Huang, W., X. Bi, X. Zhang, X. Liao, X. Hu and J. Wu. 2013. Comparative study of enzymes, phenolics, carotenoids and color of apricot nectars treated by high hydrostatic pressure and high temperature short time. Innovat. Food Sci. Emerg. Technol. 18:74-82.

Jayaprakasha, G.K., B. Girennavar and B.S. Patil. 2008. Radical scavenging activities of Rio red grapefruits and sour orange fruit extracts in different in vitro model systems. Biores. Technol. 99: 4484–4494.

Kaur, C. and H.C. Kapoor. 2001. Antioxidants in fruits and vegetables- the millennium’s health. Intern. J. Food Sci. Technol. 36:703–725.

Kim, H., K.H. Leem, S. Lee, B.Y. Kim, Y. Hahm, H.Y. Cho. 2012. Effect of high hydrostatic pressure on immunomodulatory activity of cloudy apple juice. Food Sci. Biotechnol. 21:175-181.

Knekt, P., R. Jarvinen, A. Reunanen and J. Maatela. 1996. Flavonoid intake and coronary mortality in Finland: a cohort study. Brit. Medical J. 312:478-481.

Lee, J., R.W. Durst and R.E. Wrolstad. 2005. Determination of total monomeric anthocyanin pigment content of fruit juices, beverages, natural colorants and wines by the pH differential method: Collaborative study. J. AOAC Intern. 88: 1269-1278.

Liao, H.M., Y. Sun, Y.Y. Ni, X.J. Liao, X.S. Hu and J.H. Wu. 2007. The effect of enzymatic mash treatment, pressing, centrifugation, homogenization, deaeration, sterilization and storage on carrot juice. J. Food Process Eng. 30:421-435.

Liu, Y., X. Zhao, L. Zou and X. Hu. 2013. Effect of high hydrostatic pressure on overall quality parameters of watermelon juice. Food Sci. Technol. Intern. 19, 197-207.

Liu, Z.W., X.A. Zeng, D.W. Sun, Z. Han and R.M. Aadil. 2015. Synergistic effect of thermal and pulsed electric field (PEF) treatment on the permeability of soya PC and DPPC vesicles. J. Food Eng. 157:124–131.

Ludikhuyze, L., A.V. Loey, Indrawati, C. Smout and M. Hendrickx. 2003. Effects of combined pressure and temperature on enzymes related to quality of fruits and vegetables: from kinetic information to process engineering aspects. Critical Reviews in Food Sci. Nutr. 43:527-586.

Mújica-Paz, H., A. Valdez-Fragoso, C.T. Samson, J. Welti-Chanes and J.A. Torres. 2011. High-pressure processing technologies for the pasteurization and sterilization of foods. Food Bioprocess Technol. 4:969-985.

Patras, A., N.P. Brunton, S. Da Pieve and F. Butler. 2009. Impact of high pressure processing on total antioxidant activity, phenolic, ascorbic acid, anthocyanin content and colour of strawberry and blackberry purées. Innovative Food Sci. Emerg. Technol. 10: 308-313.

Plaza, L., C. Sánchez-Moreno, B. De Ancos, P. Elez-Martínez, O. Martín-Belloso and M.P. Cano. 2011. Carotenoid and flavanone content during refrigerated storage of orange juice processed by high-pressure, pulsed electric fields and low pasteurization. LWT-Food Sc. Technol. 44: 834-839.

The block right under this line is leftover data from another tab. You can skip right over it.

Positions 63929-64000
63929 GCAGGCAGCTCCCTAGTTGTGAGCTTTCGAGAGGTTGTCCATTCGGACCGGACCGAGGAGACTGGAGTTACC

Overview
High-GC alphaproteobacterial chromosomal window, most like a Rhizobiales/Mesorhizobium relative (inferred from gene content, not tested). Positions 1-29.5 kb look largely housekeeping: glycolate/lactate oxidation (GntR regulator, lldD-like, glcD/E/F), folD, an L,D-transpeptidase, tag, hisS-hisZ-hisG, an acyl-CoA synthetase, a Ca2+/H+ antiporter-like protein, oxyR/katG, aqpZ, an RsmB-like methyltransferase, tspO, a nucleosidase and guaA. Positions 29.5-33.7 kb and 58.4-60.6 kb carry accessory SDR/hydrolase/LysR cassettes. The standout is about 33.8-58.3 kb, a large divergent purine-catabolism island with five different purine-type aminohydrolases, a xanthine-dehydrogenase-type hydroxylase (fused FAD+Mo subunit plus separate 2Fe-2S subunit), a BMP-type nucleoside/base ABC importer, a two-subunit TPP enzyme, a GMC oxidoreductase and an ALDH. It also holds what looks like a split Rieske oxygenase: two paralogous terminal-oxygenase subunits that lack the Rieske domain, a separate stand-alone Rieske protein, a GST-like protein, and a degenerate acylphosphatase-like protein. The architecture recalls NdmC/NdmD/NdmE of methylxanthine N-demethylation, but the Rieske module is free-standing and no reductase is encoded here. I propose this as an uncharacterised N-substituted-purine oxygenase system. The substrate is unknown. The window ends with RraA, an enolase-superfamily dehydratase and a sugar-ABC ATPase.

Plaza, L., C. Sánchez-Moreno, P. Elez-Martinez, B. De Ancos, O. Martin-Belloso and M.P. Cano. 2006. Effect of refrigerated storage on vitamin C and antioxidant activity of orange juice processed by high-pressure or pulsed electric fields with regard to low pasteurization. Europ. Food Res. Technol. 223: 487–493.

Rocha, A. and A. Morais. 2001. Characterization of polyphenoloxidase (PPO) extracted from ‘Jonagored’ apple. Food Control. 12:85-90.

Sánchez-Moreno, C., L. Plaza, B. De Ancos and M.P. Cano. 2006. Impact of high-pressure and traditional thermal processing of tomato purée on carotenoids, vitamin C and antioxidant activity. J. Sci. Food Agri.. 86:171–179.

Sánchez-Moreno, C., L. Plaza, P. Elez-Martínez, B. De-Ancos, O. Martín-Belloso and M.P. Cano. 2005. Impact of high pressure and pulsed electric fields on bioactive compounds and antioxidant activity of orange juice in comparison with traditional thermal processing. J. Agri. Food Chem. 53:4403-4409.

Varela-Santos, E., A. Ochoa-Martinez, G. Tabilo-Munizaga, J.E. Reyes, M. Pérez-Won, V. Briones-Labarca and J. Morales-Castro. 2012. Effect of high hydrostatic pressure (HHP) processing on physicochemical properties, bioactive compounds and shelf-life of pomegranate juice. Innovat. Food Sci. Emerg. Technol. 13:13–22.

Versteeg, C., F.M. Rombouts, C.H. Spaansen and W. Pilnik. 1980. Thermostability and orange juice cloud destabilizing properties of multiple pestinesterases from orange. J. Food Sci. 45: 969-972.

Xu, Z., L. Zhang, Y. Wang, X. Bi, R. Buckow and X. Liao. 2011. Effects of high pressure CO2 treatments on microflora, enzymes and some quality attributes of apple juice. J. Food Eng. 104: 577-584.

Yi, Z., Y. Yu, Y. Lianga and B. Zeng. 2008. In vitro antioxidant and antimicrobial activities of the extract of pericarpium citri reticulatae of a new Citrus cultivar and its main flavonoids. LWT - Food Sci. Technol. 41:597-603.

Zhang, Z.H., Q. Yu, X.A. Zeng, Z. Han, D.W. Sun and R.M. Aadil. 2015. Effects of pulsed electric field on selected properties of L-tryptophan. Intern. J. Food Sci. Technol. 50:1130–1136.

To share on other social networks, click on P-share. What are these?

Pakistan Journal of Agricultural Research


Vol. 33, Iss. 2, Pages 192-421


Click here for more

Subscribe Today

Receive free updates on new articles, opportunities and benefits

Subscribe Unsubscribe